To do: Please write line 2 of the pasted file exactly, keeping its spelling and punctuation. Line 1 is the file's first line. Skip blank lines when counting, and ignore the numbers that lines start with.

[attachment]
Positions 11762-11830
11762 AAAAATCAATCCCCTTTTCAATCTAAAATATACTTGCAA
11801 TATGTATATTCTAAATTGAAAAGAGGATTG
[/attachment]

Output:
11762 AAAAATCAATCCCCTTTTCAATCTAAAATATACTTGCAA